Canadian firm unveils stripper header to rival Shelbourne

Shelbourne Reynolds’ domination of the stripper header market could be under threat, at least in North America, following the launch of the Raptor from K-Hart Industries.

The firm hails from Manitoba, Canada, and has decided to muscle in on the stripper market following increased demand from prairie farmers.

This has predominantly been driven by drought issues, which can be partly alleviated by leaving the harvested stems standing at full height over winter.

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Doing so traps more snow that increases soil moisture to sustain crop growth through late spring and summer.

The first iteration of the Raptor is 12.5m (41ft) wide and was available in limited numbers for this harvest.

However, 9.45m (31ft), 10.67m (35ft) and 13.7m (45ft) versions are set to go into production for next season.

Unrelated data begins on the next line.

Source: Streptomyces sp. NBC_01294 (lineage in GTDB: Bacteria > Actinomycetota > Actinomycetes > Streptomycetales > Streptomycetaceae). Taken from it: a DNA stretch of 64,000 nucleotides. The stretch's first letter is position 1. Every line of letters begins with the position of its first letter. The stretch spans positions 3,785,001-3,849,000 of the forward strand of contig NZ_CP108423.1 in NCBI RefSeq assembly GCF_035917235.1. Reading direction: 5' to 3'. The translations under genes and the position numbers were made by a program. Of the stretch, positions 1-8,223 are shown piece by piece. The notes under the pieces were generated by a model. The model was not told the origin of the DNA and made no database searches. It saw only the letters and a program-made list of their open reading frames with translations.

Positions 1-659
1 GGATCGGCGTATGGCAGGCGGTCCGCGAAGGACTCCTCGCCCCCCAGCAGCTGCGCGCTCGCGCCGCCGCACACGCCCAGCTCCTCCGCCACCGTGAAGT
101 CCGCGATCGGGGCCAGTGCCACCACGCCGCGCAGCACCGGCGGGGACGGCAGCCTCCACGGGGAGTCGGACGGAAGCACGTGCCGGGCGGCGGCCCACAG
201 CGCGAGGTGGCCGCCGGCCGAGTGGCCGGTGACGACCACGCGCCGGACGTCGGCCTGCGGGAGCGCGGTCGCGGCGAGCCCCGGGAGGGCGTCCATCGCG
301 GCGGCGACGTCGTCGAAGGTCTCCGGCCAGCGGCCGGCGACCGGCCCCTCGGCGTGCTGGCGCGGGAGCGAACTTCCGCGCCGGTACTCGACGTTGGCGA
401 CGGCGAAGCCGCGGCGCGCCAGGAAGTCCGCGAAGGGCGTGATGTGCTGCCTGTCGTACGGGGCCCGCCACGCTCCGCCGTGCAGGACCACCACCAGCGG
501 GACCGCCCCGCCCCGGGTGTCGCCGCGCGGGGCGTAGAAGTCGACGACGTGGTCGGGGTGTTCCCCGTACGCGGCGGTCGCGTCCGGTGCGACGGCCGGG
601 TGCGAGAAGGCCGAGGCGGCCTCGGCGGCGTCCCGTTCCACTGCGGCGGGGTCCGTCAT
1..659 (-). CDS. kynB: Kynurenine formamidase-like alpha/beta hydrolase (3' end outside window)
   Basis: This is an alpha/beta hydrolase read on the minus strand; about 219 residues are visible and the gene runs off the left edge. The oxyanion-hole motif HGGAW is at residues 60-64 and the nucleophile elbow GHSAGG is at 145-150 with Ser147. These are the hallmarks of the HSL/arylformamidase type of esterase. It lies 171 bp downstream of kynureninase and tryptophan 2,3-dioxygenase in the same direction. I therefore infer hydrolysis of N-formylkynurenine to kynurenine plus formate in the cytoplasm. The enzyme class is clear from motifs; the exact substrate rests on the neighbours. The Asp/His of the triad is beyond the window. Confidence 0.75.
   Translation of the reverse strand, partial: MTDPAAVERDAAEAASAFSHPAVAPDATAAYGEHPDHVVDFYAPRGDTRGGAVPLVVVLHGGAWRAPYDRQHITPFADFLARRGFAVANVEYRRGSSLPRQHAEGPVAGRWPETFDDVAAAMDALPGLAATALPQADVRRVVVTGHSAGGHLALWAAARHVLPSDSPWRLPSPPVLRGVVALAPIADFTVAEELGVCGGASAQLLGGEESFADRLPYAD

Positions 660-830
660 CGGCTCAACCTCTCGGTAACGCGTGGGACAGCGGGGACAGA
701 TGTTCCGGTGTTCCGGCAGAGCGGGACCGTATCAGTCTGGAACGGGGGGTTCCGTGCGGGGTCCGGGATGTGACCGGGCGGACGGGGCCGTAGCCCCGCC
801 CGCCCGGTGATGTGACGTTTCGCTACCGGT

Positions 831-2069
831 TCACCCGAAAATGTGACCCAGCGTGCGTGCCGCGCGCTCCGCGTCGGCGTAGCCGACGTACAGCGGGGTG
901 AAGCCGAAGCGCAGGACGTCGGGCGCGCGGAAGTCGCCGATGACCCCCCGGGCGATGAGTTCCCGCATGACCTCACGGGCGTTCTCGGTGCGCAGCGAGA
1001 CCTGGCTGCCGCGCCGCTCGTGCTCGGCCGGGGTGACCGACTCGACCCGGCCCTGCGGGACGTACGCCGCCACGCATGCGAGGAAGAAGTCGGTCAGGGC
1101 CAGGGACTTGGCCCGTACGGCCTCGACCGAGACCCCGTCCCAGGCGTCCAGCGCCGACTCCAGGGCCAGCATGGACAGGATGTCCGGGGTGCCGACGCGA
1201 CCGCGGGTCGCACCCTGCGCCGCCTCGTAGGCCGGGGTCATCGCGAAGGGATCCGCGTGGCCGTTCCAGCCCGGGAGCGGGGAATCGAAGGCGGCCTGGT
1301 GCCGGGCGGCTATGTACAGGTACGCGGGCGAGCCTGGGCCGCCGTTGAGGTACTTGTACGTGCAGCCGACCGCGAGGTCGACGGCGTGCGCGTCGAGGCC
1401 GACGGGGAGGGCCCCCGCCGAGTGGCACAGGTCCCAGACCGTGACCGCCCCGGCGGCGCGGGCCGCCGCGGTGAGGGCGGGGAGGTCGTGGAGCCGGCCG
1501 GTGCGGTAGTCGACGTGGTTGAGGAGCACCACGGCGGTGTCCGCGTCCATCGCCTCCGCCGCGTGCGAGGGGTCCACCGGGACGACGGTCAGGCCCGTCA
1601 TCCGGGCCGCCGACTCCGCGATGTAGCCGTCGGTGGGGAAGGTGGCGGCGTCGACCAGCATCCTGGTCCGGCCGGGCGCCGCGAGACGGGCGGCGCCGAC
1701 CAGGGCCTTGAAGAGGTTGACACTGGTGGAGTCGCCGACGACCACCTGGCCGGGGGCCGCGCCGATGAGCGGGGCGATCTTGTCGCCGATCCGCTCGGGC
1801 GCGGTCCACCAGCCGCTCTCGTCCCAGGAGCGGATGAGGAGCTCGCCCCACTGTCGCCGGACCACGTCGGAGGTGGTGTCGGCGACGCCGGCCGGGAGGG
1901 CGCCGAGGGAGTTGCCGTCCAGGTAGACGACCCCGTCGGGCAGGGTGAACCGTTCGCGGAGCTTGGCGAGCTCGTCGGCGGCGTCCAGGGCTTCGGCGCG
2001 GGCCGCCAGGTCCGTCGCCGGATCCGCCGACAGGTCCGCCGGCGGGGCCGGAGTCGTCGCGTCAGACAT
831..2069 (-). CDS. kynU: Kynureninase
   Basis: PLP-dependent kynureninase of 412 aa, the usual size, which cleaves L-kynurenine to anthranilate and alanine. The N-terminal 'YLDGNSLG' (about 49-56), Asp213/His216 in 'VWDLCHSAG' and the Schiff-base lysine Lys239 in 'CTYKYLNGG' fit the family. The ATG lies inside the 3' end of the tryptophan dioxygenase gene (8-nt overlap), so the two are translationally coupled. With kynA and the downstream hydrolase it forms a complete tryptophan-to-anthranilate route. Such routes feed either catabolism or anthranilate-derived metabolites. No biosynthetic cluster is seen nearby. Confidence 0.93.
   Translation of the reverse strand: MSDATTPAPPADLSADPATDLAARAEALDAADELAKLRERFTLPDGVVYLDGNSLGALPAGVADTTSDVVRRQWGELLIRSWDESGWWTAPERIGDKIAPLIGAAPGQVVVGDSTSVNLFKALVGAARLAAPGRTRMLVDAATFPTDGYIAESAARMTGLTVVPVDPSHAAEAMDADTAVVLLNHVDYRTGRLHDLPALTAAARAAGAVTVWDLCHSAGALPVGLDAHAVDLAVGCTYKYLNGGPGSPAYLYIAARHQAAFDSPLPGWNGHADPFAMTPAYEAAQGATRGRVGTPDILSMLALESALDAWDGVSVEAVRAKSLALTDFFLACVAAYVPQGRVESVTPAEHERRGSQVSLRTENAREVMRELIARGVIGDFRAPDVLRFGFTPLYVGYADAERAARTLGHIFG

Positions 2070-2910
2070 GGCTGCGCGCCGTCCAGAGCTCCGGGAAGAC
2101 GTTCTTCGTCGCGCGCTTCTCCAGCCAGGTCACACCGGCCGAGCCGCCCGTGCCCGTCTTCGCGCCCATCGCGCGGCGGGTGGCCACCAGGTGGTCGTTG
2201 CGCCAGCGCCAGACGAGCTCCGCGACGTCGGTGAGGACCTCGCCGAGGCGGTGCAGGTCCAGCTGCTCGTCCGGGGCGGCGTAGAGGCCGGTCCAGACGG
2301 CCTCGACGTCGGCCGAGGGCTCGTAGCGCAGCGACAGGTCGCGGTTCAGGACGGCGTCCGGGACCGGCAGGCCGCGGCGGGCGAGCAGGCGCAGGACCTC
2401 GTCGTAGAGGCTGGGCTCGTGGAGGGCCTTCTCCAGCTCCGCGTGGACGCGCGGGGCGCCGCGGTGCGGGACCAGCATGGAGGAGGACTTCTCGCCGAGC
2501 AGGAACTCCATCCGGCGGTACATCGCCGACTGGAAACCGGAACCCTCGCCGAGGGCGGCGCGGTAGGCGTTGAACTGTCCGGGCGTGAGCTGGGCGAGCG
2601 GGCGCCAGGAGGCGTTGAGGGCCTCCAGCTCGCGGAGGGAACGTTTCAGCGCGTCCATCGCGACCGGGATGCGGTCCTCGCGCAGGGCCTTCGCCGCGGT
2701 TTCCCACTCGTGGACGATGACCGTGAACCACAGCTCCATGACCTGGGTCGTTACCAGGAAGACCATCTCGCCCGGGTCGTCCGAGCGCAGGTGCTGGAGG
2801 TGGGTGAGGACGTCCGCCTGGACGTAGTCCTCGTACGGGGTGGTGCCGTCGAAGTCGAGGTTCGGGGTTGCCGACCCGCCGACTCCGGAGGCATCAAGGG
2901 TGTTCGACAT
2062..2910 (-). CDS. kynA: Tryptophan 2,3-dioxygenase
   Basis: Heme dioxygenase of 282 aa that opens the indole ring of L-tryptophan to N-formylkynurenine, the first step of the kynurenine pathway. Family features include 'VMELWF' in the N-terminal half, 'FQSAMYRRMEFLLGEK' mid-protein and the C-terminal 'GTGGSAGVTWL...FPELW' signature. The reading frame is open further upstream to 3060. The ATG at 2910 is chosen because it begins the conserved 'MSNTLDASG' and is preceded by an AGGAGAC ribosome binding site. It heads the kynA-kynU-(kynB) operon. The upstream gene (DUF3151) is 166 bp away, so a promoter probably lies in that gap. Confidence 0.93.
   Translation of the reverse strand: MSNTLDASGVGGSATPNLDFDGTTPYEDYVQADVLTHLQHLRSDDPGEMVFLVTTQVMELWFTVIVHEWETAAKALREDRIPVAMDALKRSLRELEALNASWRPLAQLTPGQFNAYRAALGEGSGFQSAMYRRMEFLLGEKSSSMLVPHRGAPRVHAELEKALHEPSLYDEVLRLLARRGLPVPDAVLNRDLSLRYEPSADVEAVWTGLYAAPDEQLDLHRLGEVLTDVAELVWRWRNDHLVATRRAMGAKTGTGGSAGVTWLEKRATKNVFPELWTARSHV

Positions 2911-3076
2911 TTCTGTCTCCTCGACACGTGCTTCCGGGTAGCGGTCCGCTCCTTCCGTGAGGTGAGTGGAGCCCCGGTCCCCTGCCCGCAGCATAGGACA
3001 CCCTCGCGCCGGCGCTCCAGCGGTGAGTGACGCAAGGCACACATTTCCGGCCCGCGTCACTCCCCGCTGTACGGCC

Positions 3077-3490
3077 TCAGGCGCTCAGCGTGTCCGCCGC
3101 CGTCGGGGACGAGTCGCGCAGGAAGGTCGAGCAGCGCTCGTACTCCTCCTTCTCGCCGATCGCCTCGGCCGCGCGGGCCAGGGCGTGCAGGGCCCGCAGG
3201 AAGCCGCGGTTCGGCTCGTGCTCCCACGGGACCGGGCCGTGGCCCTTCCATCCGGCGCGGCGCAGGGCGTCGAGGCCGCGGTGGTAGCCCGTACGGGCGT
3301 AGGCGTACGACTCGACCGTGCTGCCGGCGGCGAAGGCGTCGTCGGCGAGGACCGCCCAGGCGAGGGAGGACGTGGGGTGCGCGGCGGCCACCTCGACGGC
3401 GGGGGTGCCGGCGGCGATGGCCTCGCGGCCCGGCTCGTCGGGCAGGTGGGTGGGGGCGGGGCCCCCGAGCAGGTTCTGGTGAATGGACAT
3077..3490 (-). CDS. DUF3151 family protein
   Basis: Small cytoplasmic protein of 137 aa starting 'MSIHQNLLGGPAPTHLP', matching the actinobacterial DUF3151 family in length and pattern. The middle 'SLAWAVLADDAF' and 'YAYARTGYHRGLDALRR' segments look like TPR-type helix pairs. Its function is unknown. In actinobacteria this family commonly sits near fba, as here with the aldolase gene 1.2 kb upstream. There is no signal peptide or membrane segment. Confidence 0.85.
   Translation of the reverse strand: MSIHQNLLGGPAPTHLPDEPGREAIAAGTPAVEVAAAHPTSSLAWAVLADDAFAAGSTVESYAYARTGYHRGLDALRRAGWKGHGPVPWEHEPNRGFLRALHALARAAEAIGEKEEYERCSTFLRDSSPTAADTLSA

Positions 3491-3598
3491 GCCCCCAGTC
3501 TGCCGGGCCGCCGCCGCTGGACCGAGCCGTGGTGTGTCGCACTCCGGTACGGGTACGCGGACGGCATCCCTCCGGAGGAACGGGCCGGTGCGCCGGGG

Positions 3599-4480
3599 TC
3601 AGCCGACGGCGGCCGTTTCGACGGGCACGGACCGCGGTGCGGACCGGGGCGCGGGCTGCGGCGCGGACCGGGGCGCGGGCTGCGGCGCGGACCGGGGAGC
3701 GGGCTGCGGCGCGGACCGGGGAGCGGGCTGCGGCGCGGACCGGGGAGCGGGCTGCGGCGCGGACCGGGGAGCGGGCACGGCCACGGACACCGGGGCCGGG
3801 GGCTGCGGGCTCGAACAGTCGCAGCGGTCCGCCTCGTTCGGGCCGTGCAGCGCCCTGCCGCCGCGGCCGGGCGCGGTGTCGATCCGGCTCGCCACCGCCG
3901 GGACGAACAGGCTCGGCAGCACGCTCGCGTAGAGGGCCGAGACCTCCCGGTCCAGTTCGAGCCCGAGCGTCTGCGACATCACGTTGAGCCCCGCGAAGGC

The design is similar to that of the long-established Shelbourne stripper, with grain whipped from the ears by teeth on an eight-bar drum before being transferred to the combine’s feeder house by a cross auger.

Options include a Headsight header height control system, a two-speed gearbox to provide rotor speeds from 450-870rpm without necessitating a change of pulley, and colour-coded paint for the deflector and end shields.

Potential advantages

Beyond the snow trapping benefit, which is fairly specific to North America, K-Hart lists a handful of other advantages to running a stripper header.

Chief among these is the ability to travel up to 50% quicker and, as a result, clock fewer combine hours.

Fuel consumption will also be reduced thanks to the increased hourly output and because it is not having to process or chop any straw.

Though the company reckons the header can lift and harvest lodged crops, strippers can be tricky to get the best from – particularly in thin cereal crops where losses tend to be high.

K-Hart also builds a range of zero-till drills, such as the low-disturbance Spyder.

Its double-disc openers are designed to chop through the significant trash volumes left after a stripper header harvest, but they’re not suitable for the UK.

The smallest model is 12m wide and folds to 4.5m for transport.

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